- Send some stuff to CS 201 instead
CS 201 Programming Structures
- Viewed as a 2-course sequence with CS 151, after CS 201 one should be a decent python programmer and have dabbled in key CS topics
- Language is currently python3
- Modular programming, including object-oriented, separating into modules
- Data formats and number systems (binary, decimal, octal, hex), signed/unsigned, two’s complement, floating point, long, int, short char, strings
- Python3 - (nearly) all keywords and operations, scripting and command-line arguments
- Python3 - all builtin functions, use of commonly used libraries (string, re, math, os.path, csv, json, tkinter)
- I/O with different data formats and number systems
- Python3 data structures (lists, tuples, dictionaries) - competent use, can do operations on paper, can do calculations of runtime for each.
CS 303 Discrete Structures / Intro Theory
- Logic - De Morgan's law, boolean operations, truth tables, inclusion-exclusion principle
- base systems
- algebra / logarithmic / exponential growth
- Big O, formal and informal definitions of important complexity class (L, P, NP, PSPACE, EXP)
- Concept of a general-purpose computer (maybe TM, maybe VN), Church-Turing thesis
- Proofs - line/geometry/propositional logic, contradiction, induction (weak and strong)
- pattern matching (maybe don't call it DFA's/NFA's/RE's)
- grammars - look at grammar for some programming language (e.g., subset of C) as an example, basic terms and concepts
- Counting - permutations, combinations, binomial theorem, pigeonhole principle
- Discrete probability - definitions, basic theorems/formula, conditional probability, independence, expectation, linearity of expectation
- "Big ideas" - Monty Hall, 100 prisoners problem, probabilistic method
- Number theory - modular arithmetic (division, exponentiation, Euclid's algorithm, inverses), sieve of Eratosthenes, primes, RSA as a big goal
- Graph theory - basic terminology, basic properties, matchings, Hall's marriage theorem, some algorithm or few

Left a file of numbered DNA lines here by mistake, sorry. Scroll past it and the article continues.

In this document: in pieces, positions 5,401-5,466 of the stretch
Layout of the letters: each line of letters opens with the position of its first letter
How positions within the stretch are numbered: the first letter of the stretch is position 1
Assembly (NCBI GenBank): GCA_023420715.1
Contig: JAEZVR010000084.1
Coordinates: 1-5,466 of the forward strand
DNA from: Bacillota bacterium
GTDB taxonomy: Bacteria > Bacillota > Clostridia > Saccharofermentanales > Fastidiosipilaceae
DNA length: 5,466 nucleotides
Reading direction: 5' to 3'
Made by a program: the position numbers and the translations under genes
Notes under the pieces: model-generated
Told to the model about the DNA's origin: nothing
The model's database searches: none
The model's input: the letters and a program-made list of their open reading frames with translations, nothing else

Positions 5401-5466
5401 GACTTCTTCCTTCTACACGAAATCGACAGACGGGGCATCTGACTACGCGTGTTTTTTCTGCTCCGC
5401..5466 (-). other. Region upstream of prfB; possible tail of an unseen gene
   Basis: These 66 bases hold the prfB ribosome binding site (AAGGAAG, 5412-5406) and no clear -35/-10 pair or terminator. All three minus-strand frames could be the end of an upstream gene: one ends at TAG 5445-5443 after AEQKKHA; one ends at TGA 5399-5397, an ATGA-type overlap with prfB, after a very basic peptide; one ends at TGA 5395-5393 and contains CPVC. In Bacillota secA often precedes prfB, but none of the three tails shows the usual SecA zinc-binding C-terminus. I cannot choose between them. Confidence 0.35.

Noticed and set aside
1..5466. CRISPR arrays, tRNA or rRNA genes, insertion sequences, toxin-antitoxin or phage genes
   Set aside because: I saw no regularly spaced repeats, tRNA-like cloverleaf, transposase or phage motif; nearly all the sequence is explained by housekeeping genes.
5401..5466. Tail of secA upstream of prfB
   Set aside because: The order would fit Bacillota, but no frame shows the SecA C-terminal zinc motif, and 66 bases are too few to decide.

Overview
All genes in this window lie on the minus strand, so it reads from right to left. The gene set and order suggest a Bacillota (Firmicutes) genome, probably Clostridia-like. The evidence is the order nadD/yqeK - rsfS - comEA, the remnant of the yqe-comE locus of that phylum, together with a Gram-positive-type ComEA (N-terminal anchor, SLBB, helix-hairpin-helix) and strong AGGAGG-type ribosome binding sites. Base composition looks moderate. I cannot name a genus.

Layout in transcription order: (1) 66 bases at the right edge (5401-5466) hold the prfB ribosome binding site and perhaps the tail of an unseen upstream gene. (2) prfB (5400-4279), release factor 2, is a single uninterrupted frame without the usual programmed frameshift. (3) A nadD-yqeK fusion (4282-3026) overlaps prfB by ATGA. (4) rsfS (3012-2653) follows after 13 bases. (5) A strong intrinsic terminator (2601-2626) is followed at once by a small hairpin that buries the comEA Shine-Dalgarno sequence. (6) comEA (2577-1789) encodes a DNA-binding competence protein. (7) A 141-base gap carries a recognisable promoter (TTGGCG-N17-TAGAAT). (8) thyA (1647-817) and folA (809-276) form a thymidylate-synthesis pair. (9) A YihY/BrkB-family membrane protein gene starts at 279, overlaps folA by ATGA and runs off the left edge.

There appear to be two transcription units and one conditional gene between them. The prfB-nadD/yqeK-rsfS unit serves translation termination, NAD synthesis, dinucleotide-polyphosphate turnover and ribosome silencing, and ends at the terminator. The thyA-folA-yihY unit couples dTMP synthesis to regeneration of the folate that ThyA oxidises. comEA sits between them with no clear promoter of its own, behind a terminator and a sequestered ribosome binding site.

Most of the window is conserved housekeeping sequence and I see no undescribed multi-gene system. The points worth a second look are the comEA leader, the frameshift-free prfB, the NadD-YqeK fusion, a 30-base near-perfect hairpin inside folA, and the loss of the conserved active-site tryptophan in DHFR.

CS 351 Intro to Systems
- Assembly language - small subset of something real, or something artificial. Should include key concepts, doing coding in whatever language is chosen.
- Circuit fundamentals - logic gates, decoders, encoders, multiplexors, ROMs, universal gates, adders, flip-flops, latches, Karnaugh Maps, counters, bit pattern detectors, incrementers, multipliers, etc.
- Architecture - CPU design/organization, instruction set, RTL, registers, microcode, pipelining.
- Architecture - memory design/organization including cache, virtual memory, segmentation, paging.
- Architecture - I/O units, buses, interrupts.
- Architecture - parallel / multi-core considerations.
- Linux - more in depth use of the shell, etc.
- Linux - system calls, including using them to make programs
CS 470 Programming Languages
- Design choices in programming languages - terms, pros/cons, examples, history of programming languages
- Functional programming, including reasonable sized programming assignments
- Object-oriented programming - review, including laundry list of terms and such
- Concurrent programming - in particular how programming language design plays a role
- What else? Logic programming?
CS 499 Senior Design
- prereq - senior standing, CS 201, 203, 251
- 2 credits/term, taken for two terms
- First term - reasonable sized project involving whatever is hot at the moment. Currently - using a cloud-based system to do a website, app, DB, and have them work together.
- Second term - job search and interview prep - job search, resume, cover letter, interview questions, portfolio, personal website, git, presentation skills
CS 202 Data Structures and Alg
- C programming - nearly all keywords, operations. All C data types (and use to review binary, decimal, octal, hex, two's complement, floating point, add in long, int, short char, C strings). I/O with different data formats and number systems.
- Memory organization - text, data, heap, stack, malloc, free, pointer arithmetic